Pregnancy Discimination – Woman Awarded £28,000
Published 26 September 2019. By Kym Horner
A former worker at a commercial garden centre has been awarded almost £28,000 in compensation for pregnancy discrimination at the Industrial Tribunal.
Laura Gruzdaite, relocated to Northern Ireland with her husband to work for McGrane Nurseries, where they assumed they would be taking up permanent jobs. Upon commencing their employment in January 2018, they were given blank contracts to sign with no start or end dates, which Ms Gruzdaite found to be concerning.
Ms Gruzdaite informed a manager of her pregnancy and ante-natal appointment on 14 September. However four days after this, she and her husband were called into a meeting with their employer to explain her absence from work. Ms Gruzdaite later informed her manager of her next ante-natal appointment taking place on 10 October.
Whilst Ms Gruzdaite and her husband were at this ante-natal appointment, their employer called a meeting where a number of seasonal workers were told that their contracts were terminating with one week’s notice. This was to include both Ms Gruzdaite and her husband, who were not present at the meeting.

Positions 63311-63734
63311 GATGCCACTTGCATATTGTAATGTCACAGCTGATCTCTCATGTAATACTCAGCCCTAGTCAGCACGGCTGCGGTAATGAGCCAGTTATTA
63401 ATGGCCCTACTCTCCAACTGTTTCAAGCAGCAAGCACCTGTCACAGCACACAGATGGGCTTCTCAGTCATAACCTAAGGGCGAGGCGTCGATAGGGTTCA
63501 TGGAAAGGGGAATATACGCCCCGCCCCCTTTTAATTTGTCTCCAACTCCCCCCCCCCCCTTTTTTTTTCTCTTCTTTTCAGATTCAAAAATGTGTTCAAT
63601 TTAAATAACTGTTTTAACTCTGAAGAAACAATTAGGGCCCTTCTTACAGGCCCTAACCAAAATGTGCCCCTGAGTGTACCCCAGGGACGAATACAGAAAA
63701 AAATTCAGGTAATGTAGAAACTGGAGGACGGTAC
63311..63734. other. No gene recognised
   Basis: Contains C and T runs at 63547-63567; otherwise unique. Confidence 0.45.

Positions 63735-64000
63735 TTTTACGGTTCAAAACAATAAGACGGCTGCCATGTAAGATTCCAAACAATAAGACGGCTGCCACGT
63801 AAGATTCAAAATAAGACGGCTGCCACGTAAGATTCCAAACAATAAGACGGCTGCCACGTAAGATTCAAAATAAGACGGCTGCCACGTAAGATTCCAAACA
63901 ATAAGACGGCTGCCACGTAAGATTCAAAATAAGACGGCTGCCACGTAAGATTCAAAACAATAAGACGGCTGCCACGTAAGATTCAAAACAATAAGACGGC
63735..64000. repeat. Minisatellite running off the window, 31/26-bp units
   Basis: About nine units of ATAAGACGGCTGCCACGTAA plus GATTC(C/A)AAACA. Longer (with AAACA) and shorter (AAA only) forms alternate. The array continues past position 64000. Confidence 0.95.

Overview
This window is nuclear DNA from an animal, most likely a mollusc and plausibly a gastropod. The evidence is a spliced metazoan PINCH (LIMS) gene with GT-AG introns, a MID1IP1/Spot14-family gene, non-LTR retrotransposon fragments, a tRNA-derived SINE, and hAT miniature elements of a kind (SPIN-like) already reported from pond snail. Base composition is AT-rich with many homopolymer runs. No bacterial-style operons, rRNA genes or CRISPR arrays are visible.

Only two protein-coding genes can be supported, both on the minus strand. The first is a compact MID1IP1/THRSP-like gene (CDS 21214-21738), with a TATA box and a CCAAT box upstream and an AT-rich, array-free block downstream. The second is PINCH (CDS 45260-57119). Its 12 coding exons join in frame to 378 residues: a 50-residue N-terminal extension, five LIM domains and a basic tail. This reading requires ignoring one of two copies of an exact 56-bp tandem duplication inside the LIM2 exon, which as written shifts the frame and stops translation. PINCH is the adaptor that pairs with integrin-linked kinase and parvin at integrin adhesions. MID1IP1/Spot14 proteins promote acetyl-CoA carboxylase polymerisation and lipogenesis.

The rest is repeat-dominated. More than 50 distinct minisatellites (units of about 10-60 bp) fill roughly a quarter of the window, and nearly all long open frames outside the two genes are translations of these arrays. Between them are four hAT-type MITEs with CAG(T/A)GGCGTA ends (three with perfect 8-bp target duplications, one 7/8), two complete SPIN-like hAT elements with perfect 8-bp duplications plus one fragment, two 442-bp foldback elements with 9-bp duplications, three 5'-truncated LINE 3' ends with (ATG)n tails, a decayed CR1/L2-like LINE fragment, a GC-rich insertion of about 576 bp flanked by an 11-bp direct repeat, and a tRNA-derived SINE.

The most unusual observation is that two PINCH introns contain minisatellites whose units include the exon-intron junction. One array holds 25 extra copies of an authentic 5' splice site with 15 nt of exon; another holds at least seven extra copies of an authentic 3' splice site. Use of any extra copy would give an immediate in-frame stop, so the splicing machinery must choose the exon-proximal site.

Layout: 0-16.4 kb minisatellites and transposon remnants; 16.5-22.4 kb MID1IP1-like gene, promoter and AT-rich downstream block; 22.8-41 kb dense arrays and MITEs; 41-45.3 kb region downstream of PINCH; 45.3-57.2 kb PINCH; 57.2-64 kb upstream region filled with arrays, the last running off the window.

On 12 October, Ms Gruzdaite and her husband attended a meeting where they were informed of their dismissal. At this meeting their employer made reference to Ms Gruzdaite’s future ante-natal appointments, saying: “You will need more days off for your pregnancy doctor’s appointments.” Following the dismissal Ms Gruzdaite became extremely upset and distressed.
The Equality Commission supported Ms Gruzdaite’s case to the Industrial Tribunal, alleging unlawful discrimination because she was dismissed for a reason relating to her pregnancy and was treated adversely following the announcement of her pregnancy.
The Industrial Tribunal found unanimously in Ms Gruzdaite’s favour and awarded her £27,917.
Sancha O’Neill, Employment solicitor at MKB Law, comments: “The outcome for Ms Gruzdaite and the decision from the Tribunal is a triumph after the treatment she experienced. This discriminatory behaviour will unfortunately resonate with a lot of women in the workplace who have suffered from discrimination on the grounds of their pregnancy.
Please contact myself or my colleagues in MKB Law’s Employment department if you require advice, assistance or feel you have been subject to direct or indirect discriminatory treatment.”
This article is for general guidance only and should not be regarded as a substitute for professional legal advice. Source: Equality Commission